Drinking coffee is one thing, but can you eat coffee beans? We'll take a look and discuss the benefits, drawbacks, and limitations of eating coffee beans.
Coffee beans are the fruit from the coffee plant, which are green and hard when picked from the plant. They are dried and roasted to make the brown coffee bean that we are familiar with and should be consumed this way as they will taste bitter if eaten raw. Many of us love a cup of coffee for a quick pick-me-up and consuming coffee beans can provide a faster caffeine fix, as coffee is diluted with water.
When buying coffee and coffee beans, look for organic brands to lessen your environmental impact. It’s also a good idea to buy fair trade coffee, to ensure farmworkers receive a fair wage — check out these 9 brands to start your day.
Can you eat coffee beans? You certainly can. Let’s take a closer look at how they will impact you.
Benefits of Eating Coffee Beans
Caffeine often gets a bad reputation, but there are multiple health benefits associated with eating coffee beans, including:
- Stimulation: As a natural stimulant, the caffeine in coffee beans can boost energy, mood, and alertness. Eating coffee beans instead of drinking coffee means the caffeine is absorbed by the body faster through the mouth, ideal for a quick caffeine fix.
- Antioxidants: Coffee beans are full of antioxidants like chlorogenic acid which can fight inflammation and reduce the risk of diabetes.
- Reduced cancer risk: Studies have shown that regularly consuming coffee can reduce the risk of getting certain types of cancer.
- Reduced risk of Alzheimer’s disease: Another study has shown that drinking coffee regularly can also reduce the risk of getting Alzheimer’s disease.
Drawbacks of Eating Coffee Beans
Drinking coffee is associated with certain downsides, and the same can be said for eating coffee beans. Some people may find they feel some negative effects when eating coffee beans, such as:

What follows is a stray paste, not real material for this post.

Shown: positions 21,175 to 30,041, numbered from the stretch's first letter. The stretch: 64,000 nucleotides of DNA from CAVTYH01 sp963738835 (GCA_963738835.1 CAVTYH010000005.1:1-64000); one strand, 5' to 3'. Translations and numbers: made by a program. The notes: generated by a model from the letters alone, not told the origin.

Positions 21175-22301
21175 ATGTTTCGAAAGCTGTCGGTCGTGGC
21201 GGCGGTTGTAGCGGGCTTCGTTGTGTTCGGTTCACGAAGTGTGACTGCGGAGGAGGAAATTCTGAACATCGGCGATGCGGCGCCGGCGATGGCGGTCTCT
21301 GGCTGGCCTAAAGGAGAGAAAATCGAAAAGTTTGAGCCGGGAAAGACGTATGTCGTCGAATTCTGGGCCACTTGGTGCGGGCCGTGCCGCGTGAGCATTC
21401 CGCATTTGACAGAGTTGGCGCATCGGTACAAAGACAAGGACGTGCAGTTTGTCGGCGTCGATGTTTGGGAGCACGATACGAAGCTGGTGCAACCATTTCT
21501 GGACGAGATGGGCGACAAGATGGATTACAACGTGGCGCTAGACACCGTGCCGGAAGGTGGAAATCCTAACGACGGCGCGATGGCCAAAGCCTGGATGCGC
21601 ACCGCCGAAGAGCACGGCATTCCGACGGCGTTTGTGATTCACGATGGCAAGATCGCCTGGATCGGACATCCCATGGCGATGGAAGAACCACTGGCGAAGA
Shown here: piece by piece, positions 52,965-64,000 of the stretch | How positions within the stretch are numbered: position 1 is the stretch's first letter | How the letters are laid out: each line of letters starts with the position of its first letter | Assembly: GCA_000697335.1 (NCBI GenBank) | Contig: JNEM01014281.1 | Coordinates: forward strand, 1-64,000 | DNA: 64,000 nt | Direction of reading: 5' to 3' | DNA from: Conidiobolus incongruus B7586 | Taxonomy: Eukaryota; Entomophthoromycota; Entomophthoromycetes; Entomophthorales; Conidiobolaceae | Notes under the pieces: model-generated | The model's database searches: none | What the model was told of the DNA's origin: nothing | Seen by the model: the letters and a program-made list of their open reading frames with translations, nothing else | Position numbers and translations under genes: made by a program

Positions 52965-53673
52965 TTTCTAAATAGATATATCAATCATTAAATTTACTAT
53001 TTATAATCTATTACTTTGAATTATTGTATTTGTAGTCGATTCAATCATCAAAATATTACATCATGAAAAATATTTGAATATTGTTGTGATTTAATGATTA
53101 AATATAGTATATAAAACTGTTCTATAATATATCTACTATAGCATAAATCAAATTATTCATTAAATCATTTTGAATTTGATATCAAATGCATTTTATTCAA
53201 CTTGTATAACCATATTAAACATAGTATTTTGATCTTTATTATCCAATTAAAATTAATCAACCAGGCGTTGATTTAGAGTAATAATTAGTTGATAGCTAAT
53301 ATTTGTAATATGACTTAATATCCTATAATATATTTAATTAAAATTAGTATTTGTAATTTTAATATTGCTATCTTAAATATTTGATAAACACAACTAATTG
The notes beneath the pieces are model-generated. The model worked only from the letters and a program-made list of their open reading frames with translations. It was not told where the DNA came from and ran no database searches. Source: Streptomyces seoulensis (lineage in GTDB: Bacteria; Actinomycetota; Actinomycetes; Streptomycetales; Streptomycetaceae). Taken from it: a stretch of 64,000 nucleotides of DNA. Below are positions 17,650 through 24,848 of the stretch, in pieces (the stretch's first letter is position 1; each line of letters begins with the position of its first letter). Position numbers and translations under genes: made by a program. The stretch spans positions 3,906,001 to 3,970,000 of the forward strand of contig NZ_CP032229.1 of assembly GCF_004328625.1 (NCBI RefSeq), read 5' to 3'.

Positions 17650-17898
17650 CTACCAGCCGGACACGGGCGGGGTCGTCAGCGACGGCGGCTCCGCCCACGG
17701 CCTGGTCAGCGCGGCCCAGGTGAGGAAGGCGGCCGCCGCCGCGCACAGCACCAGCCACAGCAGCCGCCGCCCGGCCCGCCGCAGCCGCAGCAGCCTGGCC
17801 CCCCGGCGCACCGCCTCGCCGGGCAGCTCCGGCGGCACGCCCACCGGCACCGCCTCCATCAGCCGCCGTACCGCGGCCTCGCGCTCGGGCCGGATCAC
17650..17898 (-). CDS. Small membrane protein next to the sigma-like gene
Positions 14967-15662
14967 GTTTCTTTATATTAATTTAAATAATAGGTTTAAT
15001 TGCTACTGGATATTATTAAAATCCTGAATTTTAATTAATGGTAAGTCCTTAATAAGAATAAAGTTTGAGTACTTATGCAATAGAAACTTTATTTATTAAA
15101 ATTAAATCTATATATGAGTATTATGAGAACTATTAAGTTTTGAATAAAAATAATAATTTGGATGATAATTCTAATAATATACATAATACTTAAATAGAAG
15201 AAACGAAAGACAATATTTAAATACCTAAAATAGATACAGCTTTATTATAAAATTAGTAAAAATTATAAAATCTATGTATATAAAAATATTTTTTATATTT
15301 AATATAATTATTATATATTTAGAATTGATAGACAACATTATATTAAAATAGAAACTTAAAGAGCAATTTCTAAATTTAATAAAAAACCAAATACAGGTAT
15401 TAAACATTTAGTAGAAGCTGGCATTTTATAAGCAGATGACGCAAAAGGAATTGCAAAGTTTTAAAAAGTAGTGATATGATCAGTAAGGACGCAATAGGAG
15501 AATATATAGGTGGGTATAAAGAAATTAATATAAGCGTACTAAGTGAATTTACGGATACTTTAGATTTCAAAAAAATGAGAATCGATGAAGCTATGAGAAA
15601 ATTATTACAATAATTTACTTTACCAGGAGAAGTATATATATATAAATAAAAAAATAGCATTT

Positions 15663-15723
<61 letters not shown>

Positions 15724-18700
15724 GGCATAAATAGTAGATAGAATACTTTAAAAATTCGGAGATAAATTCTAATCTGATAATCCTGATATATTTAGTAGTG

- Stomach upsets: Studies have found that coffee can cause diarrhea or have a laxative effect, therefore those with irritable bowel syndrome (IBS) should be careful with consuming coffee beans.
- Sleep problems: As mentioned above, the caffeine in coffee beans can provide an energy boost, however, this can cause sleep problems for some as caffeine remains in the system up to ten hours after initial consumption. This problem can be overcome by only eating a small number of coffee beans and limiting your intake to the morning only.
- Heartburn: The caffeine in coffee beans can increase stomach acid, which can lead to heartburn (or acid reflux). It may be wise for sufferers of heartburn to avoid eating coffee beans.
- Mental health problems: Consumption of coffee beans could lead to certain mental health issues such as anxiety, stress, and panic disorder.
Limits to Eating Coffee Beans
To decide how many coffee beans can be safely consumed, it’s important to know how much caffeine each bean contains. This varies according to
- the type of coffee,
- different sizes of beans and
- roasting techniques.
There are two main types of coffee beans, Robusta and Arabica — the caffeine content in Robusta coffee beans tends to be a bit higher. According to some calculations, there are roughly between 5 and 10 mg of caffeine in one coffee bean, other estimates are around 1 mg per bean.
Also interesting: What Is Specialty Coffee and Is It Really Sustainable?
It is recommended that adults limit consumption to between 200 mg and 400 mg of caffeine per day. So, 400 mg of caffeine divided by 12 mg of caffeine in coffee beans makes 33 coffee beans that can be safely eaten per day. If the beans are small and particularly low in caffeine, that number could theoretically go up quite a bit — but it’s always better to err on the side of caution!
However, remember that caffeine is also in other foods and drinks such as tea, soda, energy drinks, and chocolate, so consumption of these should be taken into account when eating coffee beans.
Espresso coffee beans can also be eaten, though their flavor is slightly different from regular coffee beans and the size is smaller. The caffeine content is the same as regular coffee beans, it’s the way that espresso coffee is made and brewed that makes the caffeine content per gram higher than regular brewed coffee.
3 Recipes to Try Out
If you don’t fancy munching directly on roasted coffee beans they can be used in baking, check out these recipes:
- Coffee Bean Bark: Simply melt some chocolate chips and coffee granules in the microwave, then spread the mixture on a baking tray. Allow to cool in the refrigerator, then melt some white chocolate chips in the microwave. Stir in some chopped coffee beans and then pour over the chilled chocolate. Refrigerate again and then break into pieces for a crunchy coffee treat!
- Chocolate-Covered Coffee Beans: Melt some chocolate in the microwave. Stir in the coffee beans, then scoop them out individually and place them on a cookie sheet. Allow to cool for two hours.
- Coffee Bean Cookies: Substitute the chocolate for chocolate-covered coffee beans in this low carb chocolate chip cookie recipe, bear in mind that the calorie content will alter.
- How to Remove Coffee Stains Without Chemicals: Tips and Tricks
- 7 Sustainable Home and Garden Uses for Coffee Grounds
- Why You Shouldn’t Dump Coffee Grounds Down the Sink
Do you like this post?